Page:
Harrison was born on February 9, 1773, in Charles City County, the youngest of seven children of Benjamin Harrison V and Elizabeth Bassett Harrison. Harrison grew up among the elite of Virginia. Benjamin Harrison was one of the signers of the Declaration of Independence, and in 1781 he became the fifth elected governor of Virginia. His friends included George Washington, Thomas Jefferson, and Patrick Henry. Harrison grew up at Berkeley, a tobacco plantation owned by his family and farmed by enslaved African Americans. When he was fourteen, he was sent to Hampden-Sydney College, where he was educated in the classics. He developed an interest in military history, especially Roman military history. In 1790, he entered what is now the University of Pennsylvania medical school in Philadelphia to study under Dr. Benjamin Rush, who was also a signer of the Declaration of Independence.
On April 24, 1791, Benjamin Harrison died at age 65 while he was Speaker of the Virginia House of Delegates. His oldest son, Benjamin Harrison VI, took over Berkeley. Soon thereafter, funds were cut off for Harrison’s schooling, and at age eighteen he joined the First Infantry of the U.S. Army as an ensign after receiving a recommendation from Virginia governor Henry “Light-Horse Harry” Lee. Harrison was assigned to Fort Washington in the small village of Cincinnati in the future Ohio Territory. The following year Harrison’s mother died.
At Fort Washington, Harrison’s polish and coolness under fire impressed his commander, General “Mad” Anthony Wayne, who commanded the newly organized Legion of the United States, which had been formed to defend the country’s territorial claims against Indian tribes. Wayne made Harrison one of his aides-de-camp and cited him for bravery during the Battle of Fallen Timbers in 1794, the final battle of the Northwest Indian War that opened the Northwest Territory (present day Ohio, Indiana, Illinois, Michigan, Wisconsin, and a small part of Minnesota) to white settlement and, through the Treaty of Greenville signed the following year, displaced Indian tribes from most of what would become Ohio. Harrison rose to the rank of captain and in 1796 became the commander of Fort Washington.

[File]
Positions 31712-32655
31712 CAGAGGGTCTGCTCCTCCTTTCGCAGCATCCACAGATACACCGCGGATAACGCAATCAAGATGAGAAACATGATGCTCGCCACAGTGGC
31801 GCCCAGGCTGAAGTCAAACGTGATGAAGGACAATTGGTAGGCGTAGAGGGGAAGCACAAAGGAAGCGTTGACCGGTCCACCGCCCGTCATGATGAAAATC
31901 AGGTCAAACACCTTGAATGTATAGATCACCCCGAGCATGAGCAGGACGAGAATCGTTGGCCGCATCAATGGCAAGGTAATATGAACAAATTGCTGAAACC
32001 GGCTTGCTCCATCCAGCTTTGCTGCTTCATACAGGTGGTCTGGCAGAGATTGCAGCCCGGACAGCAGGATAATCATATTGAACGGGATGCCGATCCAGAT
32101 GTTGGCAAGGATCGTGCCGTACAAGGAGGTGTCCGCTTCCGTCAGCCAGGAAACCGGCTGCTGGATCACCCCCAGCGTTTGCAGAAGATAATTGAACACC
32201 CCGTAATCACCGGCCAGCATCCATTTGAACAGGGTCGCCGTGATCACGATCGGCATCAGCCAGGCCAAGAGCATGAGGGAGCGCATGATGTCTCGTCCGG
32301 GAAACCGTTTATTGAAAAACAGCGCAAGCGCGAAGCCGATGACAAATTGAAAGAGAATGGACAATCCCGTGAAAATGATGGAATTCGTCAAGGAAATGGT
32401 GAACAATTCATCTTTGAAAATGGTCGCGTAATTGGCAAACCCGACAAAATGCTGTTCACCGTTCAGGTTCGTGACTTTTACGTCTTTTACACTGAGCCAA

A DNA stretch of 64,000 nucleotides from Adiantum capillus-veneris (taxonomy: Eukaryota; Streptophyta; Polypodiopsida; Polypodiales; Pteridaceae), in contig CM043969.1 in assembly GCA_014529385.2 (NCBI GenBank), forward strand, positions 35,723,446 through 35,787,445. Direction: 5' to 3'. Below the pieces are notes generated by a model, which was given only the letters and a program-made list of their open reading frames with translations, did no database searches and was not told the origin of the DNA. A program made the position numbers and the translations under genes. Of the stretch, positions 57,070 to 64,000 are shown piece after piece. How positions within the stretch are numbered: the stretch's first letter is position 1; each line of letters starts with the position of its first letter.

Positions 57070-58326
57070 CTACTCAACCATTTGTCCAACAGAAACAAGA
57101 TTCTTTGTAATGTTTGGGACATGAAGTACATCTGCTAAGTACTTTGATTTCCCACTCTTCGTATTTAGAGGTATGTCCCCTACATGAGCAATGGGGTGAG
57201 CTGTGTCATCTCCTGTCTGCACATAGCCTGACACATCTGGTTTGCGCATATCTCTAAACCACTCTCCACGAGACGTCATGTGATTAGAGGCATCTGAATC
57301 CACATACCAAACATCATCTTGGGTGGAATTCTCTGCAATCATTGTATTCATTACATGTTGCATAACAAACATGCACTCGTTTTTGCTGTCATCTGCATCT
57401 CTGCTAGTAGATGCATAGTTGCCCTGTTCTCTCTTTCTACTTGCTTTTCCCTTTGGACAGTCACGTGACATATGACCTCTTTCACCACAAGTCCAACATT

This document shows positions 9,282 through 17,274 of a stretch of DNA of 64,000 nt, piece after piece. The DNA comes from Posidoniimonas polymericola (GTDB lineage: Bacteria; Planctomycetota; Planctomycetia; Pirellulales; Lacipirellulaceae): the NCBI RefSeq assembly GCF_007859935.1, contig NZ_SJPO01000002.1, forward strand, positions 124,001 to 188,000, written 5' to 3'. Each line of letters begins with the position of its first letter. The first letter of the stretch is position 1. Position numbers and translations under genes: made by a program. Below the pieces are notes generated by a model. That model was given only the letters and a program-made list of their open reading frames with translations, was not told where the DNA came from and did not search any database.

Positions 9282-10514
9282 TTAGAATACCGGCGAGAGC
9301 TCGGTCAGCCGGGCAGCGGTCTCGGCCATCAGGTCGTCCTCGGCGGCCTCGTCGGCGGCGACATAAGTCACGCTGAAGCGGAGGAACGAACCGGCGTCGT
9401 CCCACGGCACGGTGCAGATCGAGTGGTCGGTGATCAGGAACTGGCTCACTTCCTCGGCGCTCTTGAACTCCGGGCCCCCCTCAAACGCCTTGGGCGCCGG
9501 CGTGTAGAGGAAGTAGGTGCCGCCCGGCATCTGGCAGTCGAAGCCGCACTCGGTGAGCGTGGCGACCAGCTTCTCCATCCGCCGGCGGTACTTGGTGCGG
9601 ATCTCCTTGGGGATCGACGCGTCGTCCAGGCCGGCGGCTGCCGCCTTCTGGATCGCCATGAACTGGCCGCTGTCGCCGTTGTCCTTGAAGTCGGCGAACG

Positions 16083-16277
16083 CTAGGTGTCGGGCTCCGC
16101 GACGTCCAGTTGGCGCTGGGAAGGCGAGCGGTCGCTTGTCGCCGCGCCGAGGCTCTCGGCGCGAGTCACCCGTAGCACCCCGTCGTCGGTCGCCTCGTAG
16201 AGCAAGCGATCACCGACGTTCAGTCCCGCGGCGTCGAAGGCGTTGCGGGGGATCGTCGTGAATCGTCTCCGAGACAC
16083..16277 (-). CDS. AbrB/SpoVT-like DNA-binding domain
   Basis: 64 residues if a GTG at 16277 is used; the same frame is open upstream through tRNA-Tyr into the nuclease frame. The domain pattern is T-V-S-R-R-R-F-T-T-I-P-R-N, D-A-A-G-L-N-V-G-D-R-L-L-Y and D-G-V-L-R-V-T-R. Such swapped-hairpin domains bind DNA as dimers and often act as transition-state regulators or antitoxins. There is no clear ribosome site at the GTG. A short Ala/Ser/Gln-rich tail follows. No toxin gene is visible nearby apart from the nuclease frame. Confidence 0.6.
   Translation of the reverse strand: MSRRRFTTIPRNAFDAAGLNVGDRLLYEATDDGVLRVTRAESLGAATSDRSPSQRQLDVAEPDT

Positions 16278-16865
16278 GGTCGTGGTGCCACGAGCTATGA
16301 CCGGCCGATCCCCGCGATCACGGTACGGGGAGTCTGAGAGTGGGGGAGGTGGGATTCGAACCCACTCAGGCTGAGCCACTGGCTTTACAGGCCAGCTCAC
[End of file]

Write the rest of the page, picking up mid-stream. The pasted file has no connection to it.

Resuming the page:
On November 25, 1795, Harrison eloped with twenty-year-old Anna Tuthill Symmes, the well-educated daughter of John Cleves Symmes, a former chief justice of the Supreme Court of New Jersey who was one of southwestern Ohio’s biggest land speculators. John Symmes disapproved of the match despite Harrison’s elite Virginia background because he had no occupation outside of the army and Symmes didn’t want his daughter living the difficult life of a military wife in frontier forts. Nevertheless, the couple married and bought a log cabin and a large piece of property from Symmes on the north bend of the Ohio River about thirteen miles west of Cincinnati.
Harrison resigned from the army in 1798 and was appointed secretary of the Northwest Territory by President John Adams. The following year, Harrison was elected the territory’s delegate to Congress in Philadelphia. In 1800, Adams appointed Harrison governor of the new Indiana Territory, the first territory to be carved from the Northwest Territory. Harrison built a brick governor’s mansion at the territorial capital of Vincennes on the Wabash River that he named Grouseland because he hunted grouse in the area.